Tag:Steven Hauschka
Posted on: August 22, 2010 4:15 pm
 

Ten players to watch - end of camp update

Most fans attend practices and watch preseason games to see the first units and the top draft picks.  But the real stories of camp are deeper down the roster.  There are 80 players in every training camp vying for only 53 roster spots. 

For the last three seasons, I've presented a top ten list of key players involved in these competitions.  Some are established players in jeopardy of losing their jobs if they don't come through.  Others are prospects on the rise or lesser known players that have an opportunity to step up and make more significant contributions.

This morning's special teams practice session marked the official end of training camp for the Falcons.  Here's an update on how this year's list of players to watch has fared:



1.  Trey Lewis

Reason he made the list:  the Falcons have six DTs (not even counting Jamaal Anderson) and probably just four roster spots for the big men to fill.  Of the three fringe players competing for the last spot, Lewis is the top story. 

End of camp update:  he's looking much better than he did in 2009, with Smitty noting that his play was one of the few bright spots in Thursday's otherwise dismal showing against the Patriots

He's still in jeopardy, but his current level of play, versatility (can play either DT spot - acted as a sub at UT for Rod Coleman in 2007) and size (listed as our largest defensive player at 316 pounds) will make it tough for Smitty to send the Turk his way.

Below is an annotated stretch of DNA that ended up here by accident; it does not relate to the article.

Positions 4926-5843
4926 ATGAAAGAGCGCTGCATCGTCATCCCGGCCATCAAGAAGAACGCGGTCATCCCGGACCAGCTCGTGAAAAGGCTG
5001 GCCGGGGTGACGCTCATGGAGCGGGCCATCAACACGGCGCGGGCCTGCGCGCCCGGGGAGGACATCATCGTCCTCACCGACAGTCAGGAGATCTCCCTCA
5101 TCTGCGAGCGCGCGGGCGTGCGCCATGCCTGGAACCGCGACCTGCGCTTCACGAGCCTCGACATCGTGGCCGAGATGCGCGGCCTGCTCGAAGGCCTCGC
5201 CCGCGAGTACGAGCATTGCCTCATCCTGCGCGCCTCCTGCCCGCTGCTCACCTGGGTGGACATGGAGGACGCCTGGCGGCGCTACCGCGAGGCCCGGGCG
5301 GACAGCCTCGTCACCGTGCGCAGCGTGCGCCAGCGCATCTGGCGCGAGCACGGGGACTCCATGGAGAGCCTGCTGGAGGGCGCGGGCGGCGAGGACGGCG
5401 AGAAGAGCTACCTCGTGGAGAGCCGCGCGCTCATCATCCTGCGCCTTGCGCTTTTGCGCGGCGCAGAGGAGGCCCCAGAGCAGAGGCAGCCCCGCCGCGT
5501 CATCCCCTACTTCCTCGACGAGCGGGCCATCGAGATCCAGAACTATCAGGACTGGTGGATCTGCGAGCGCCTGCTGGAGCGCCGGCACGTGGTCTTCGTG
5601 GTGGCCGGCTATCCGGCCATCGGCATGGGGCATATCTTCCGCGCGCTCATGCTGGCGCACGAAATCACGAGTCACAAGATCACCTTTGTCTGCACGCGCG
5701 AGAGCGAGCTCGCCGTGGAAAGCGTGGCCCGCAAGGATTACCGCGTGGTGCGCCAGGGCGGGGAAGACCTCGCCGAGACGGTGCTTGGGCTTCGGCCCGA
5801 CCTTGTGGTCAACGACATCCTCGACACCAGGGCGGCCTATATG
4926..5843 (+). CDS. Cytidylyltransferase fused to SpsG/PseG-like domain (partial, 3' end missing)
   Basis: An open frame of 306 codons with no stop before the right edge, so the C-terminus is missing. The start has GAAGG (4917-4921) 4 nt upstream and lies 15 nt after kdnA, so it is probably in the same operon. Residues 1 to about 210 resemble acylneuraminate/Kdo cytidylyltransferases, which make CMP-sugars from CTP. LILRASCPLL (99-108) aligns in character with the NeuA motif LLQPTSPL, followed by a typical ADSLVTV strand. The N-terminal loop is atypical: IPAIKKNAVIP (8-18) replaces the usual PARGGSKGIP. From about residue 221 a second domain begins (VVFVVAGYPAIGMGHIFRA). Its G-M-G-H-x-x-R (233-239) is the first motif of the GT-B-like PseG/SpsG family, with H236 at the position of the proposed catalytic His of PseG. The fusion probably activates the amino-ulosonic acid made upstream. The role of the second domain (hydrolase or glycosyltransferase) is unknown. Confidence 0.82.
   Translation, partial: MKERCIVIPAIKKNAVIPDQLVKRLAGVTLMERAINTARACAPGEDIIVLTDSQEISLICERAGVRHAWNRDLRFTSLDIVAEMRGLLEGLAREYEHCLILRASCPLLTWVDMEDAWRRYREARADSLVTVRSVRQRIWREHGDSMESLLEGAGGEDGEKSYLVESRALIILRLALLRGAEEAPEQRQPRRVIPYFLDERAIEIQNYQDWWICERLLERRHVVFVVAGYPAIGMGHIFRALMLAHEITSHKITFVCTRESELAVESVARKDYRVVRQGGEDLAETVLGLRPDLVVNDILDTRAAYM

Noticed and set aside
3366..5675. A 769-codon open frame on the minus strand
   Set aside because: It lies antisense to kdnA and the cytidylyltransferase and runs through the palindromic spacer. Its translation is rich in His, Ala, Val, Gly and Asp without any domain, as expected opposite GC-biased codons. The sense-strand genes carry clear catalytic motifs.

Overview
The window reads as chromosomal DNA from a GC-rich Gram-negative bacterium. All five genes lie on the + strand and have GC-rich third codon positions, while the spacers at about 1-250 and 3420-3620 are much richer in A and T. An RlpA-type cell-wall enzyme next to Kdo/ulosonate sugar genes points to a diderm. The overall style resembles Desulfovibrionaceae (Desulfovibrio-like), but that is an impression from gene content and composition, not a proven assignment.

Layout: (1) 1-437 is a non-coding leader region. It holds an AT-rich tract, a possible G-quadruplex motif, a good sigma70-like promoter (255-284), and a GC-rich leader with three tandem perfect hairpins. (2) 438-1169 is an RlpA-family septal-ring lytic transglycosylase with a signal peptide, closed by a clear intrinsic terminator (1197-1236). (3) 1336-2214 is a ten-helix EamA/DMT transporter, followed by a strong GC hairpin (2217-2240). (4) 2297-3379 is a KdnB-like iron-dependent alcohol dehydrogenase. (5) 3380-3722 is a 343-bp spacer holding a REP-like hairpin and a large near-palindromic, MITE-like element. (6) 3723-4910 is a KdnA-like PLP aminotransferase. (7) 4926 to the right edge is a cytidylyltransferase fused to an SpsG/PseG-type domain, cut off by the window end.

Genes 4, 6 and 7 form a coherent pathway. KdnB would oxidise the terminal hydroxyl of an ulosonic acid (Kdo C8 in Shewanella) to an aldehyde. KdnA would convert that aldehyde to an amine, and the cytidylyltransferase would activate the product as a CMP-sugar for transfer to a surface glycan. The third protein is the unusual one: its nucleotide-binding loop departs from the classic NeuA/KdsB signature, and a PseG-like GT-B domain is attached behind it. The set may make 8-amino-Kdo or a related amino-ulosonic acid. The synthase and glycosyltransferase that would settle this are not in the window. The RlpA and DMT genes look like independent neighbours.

2.  Steven Hauschka

Reason he made the list:  of the three kickers (including Michael Koenen) Atlanta had in camp, Hauschka was the primary unknown factor.  The team already knows what Matt Bryant and Koenen can/can't do, making Hauschka the wild card in the contest and the most important one to watch.

End of camp update:  the media reports say that Matt Bryant won the kicking battle.  A more accurate description would be that Hauschka lost it.  He was the younger candidate with the theoretically stronger leg.  But his longer field goal attempt against the Chiefs came up short, and his kickoffs lacked depth and weren't particularly strong for hang time.

Never mind that he couldn't outdo the struggling Bryant on field goals.  When it became clear he wasn't going to beat out Koenen for kickoffs, that sealed his fate.  The Falcons would still make a move to bring in another kicker if Bryant gets the yips like Jason Elam last year. But at least for now, Hauschka isn't it.



3.  Kerry Meier

Reason he made the list:  the top three WRs were essentially set in stone (Roddy White and Michael Jenkins as the starters, with Harry Douglas in the slot as the #3) even before camp, but the Falcons need to improve their depth at the position.  The fifth rounder from Kansas was the top candidate for the fourth WR spot.

End of camp update:  he had an outstanding camp, but he hurt his knee on a special teams play late in the Patriots game.  Like Douglas last year, he's out for the season.



4.  Lawrence Sidbury

Reason he made the list:  the Falcons didn't draft a DE or sign one in free agency.  They're putting all their chips on Kroy Biermann as a second threat along with John Abraham and Sidbury to step up as a third potent pass rushing end.

End of camp update:  so far, so good.  What El Sid needs most is experience, as he only played a bit over 100 total snaps last season.  He'll have far more snaps than that in preseason (he's on the field more than any other d-lineman), and so far he's doing pretty well.



5.  Keith Zinger

Reason he made the list:  he was the team's most improved offensive player in camp last summer, and if he stepped up again this year, he'd nail down a backup spot (forcing the prospects to start on the practice squad) and potentially even challenge for the #2 spot.

End of camp update:  so far, he has been nearly invisible.  He's watching Michael Palmer stand out this year exactly the way Zinger stood out last season, when he moved from #5 on the depth chart to win the #3 spot - beating out one of Dimitroff's top free agent signings (Ben Hartsock, signed to replace Alge Crumpler) in the process.